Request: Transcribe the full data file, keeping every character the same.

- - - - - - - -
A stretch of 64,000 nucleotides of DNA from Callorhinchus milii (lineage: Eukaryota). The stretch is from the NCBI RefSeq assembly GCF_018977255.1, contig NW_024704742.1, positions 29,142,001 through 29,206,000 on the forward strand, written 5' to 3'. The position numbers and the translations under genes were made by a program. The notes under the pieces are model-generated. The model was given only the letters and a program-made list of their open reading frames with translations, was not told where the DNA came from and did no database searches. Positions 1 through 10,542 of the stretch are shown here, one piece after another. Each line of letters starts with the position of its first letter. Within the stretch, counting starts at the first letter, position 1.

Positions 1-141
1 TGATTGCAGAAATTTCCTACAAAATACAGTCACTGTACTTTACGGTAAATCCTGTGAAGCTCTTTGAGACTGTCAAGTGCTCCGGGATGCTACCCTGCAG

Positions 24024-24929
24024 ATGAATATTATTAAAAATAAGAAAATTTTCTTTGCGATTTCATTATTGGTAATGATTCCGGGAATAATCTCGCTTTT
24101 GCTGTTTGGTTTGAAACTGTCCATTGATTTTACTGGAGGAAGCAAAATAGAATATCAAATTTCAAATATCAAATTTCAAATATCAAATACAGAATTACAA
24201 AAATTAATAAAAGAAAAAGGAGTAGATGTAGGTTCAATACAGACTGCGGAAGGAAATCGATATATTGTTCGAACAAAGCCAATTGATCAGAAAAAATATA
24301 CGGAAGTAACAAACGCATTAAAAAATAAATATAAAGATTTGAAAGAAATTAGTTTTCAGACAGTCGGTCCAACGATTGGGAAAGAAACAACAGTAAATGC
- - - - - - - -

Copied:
A stretch of 64,000 nucleotides of DNA from Callorhinchus milii (lineage: Eukaryota). The stretch is from the NCBI RefSeq assembly GCF_018977255.1, contig NW_024704742.1, positions 29,142,001 through 29,206,000 on the forward strand, written 5' to 3'. The position numbers and the translations under genes were made by a program. The notes under the pieces are model-generated. The model was given only the letters and a program-made list of their open reading frames with translations, was not told where the DNA came from and did no database searches. Positions 1 through 10,542 of the stretch are shown here, one piece after another. Each line of letters starts with the position of its first letter. Within the stretch, counting starts at the first letter, position 1.

Positions 1-141
1 TGATTGCAGAAATTTCCTACAAAATACAGTCACTGTACTTTACGGTAAATCCTGTGAAGCTCTTTGAGACTGTCAAGTGCTCCGGGATGCTACCCTGCAG

Positions 24024-24929
24024 ATGAATATTATTAAAAATAAGAAAATTTTCTTTGCGATTTCATTATTGGTAATGATTCCGGGAATAATCTCGCTTTT
24101 GCTGTTTGGTTTGAAACTGTCCATTGATTTTACTGGAGGAAGCAAAATAGAATATCAAATTTCAAATATCAAATTTCAAATATCAAATACAGAATTACAA
24201 AAATTAATAAAAGAAAAAGGAGTAGATGTAGGTTCAATACAGACTGCGGAAGGAAATCGATATATTGTTCGAACAAAGCCAATTGATCAGAAAAAATATA
24301 CGGAAGTAACAAACGCATTAAAAAATAAATATAAAGATTTGAAAGAAATTAGTTTTCAGACAGTCGGTCCAACGATTGGGAAAGAAACAACAGTAAATGC